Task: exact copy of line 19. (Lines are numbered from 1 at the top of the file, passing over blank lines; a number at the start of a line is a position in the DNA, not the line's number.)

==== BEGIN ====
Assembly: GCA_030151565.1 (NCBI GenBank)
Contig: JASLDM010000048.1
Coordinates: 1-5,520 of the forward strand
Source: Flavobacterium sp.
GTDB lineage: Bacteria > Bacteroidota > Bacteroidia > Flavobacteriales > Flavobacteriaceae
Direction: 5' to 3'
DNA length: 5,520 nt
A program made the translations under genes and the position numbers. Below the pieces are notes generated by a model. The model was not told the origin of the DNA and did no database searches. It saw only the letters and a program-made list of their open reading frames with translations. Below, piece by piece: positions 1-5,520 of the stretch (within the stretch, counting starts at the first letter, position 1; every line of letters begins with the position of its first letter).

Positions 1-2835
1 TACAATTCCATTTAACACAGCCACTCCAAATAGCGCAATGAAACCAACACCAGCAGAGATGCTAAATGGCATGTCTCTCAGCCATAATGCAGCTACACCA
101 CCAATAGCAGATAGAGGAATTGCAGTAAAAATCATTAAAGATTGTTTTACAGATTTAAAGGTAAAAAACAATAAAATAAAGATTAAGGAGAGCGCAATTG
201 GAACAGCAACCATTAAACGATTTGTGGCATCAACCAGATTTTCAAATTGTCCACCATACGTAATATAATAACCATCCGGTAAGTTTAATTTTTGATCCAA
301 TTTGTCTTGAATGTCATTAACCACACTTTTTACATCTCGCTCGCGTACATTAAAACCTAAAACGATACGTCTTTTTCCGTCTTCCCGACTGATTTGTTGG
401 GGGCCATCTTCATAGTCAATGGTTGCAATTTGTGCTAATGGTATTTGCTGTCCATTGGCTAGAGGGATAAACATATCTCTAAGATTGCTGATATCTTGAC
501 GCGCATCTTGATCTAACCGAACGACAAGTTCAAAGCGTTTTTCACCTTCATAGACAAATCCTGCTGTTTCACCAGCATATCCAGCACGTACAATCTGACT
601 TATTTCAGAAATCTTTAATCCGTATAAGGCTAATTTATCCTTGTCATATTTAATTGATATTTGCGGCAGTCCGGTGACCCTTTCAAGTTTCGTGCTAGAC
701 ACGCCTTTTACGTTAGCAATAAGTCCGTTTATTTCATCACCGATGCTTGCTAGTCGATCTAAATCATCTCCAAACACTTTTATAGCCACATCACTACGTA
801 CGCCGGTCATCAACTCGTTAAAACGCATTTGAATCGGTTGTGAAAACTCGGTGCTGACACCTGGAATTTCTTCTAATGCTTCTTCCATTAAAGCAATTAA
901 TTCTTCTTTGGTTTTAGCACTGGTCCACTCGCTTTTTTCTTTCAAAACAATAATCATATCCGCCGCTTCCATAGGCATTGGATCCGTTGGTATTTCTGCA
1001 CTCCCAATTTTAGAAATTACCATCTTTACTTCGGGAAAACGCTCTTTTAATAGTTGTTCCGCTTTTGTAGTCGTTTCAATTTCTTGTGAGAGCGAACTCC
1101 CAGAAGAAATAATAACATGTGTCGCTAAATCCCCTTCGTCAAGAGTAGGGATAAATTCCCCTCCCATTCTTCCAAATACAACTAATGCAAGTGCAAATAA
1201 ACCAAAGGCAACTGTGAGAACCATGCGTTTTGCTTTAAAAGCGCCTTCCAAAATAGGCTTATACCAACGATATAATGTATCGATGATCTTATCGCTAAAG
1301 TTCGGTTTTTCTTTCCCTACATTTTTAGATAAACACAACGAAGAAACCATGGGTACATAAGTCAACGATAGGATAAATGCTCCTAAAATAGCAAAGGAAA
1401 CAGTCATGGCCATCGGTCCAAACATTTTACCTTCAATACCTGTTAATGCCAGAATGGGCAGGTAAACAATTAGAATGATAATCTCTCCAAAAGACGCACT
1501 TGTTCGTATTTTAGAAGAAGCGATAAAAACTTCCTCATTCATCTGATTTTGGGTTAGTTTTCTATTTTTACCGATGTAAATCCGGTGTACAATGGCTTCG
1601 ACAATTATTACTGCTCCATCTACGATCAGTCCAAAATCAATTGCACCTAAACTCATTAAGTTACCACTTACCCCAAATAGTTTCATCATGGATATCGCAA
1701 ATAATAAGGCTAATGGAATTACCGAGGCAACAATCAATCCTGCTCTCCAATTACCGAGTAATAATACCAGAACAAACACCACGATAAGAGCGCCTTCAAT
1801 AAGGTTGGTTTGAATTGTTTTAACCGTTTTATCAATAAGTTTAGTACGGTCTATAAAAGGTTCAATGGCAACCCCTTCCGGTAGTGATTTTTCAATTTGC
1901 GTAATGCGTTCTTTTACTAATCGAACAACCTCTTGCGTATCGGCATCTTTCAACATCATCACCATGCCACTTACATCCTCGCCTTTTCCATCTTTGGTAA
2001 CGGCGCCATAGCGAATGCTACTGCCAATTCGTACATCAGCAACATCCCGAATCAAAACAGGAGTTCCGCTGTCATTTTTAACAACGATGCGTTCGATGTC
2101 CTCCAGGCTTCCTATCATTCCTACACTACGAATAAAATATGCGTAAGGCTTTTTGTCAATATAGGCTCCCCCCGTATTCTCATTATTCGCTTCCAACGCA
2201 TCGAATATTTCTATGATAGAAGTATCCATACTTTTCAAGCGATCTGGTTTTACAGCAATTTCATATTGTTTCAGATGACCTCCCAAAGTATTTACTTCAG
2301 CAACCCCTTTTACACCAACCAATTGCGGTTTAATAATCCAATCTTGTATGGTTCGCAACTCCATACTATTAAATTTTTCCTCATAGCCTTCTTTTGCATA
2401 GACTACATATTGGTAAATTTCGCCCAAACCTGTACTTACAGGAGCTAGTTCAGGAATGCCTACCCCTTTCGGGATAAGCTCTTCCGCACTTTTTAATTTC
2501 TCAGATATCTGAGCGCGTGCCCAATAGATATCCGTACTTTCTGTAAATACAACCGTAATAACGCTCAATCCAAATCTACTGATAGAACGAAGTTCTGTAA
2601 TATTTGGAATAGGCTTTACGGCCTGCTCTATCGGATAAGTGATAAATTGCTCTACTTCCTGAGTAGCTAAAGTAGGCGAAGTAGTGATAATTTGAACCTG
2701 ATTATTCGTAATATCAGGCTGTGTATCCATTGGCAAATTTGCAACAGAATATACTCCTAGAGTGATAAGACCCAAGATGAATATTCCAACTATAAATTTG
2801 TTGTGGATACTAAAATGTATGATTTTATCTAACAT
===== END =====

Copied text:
901 TTCTTCTTTGGTTTTAGCACTGGTCCACTCGCTTTTTTCTTTCAAAACAATAATCATATCCGCCGCTTCCATAGGCATTGGATCCGTTGGTATTTCTGCA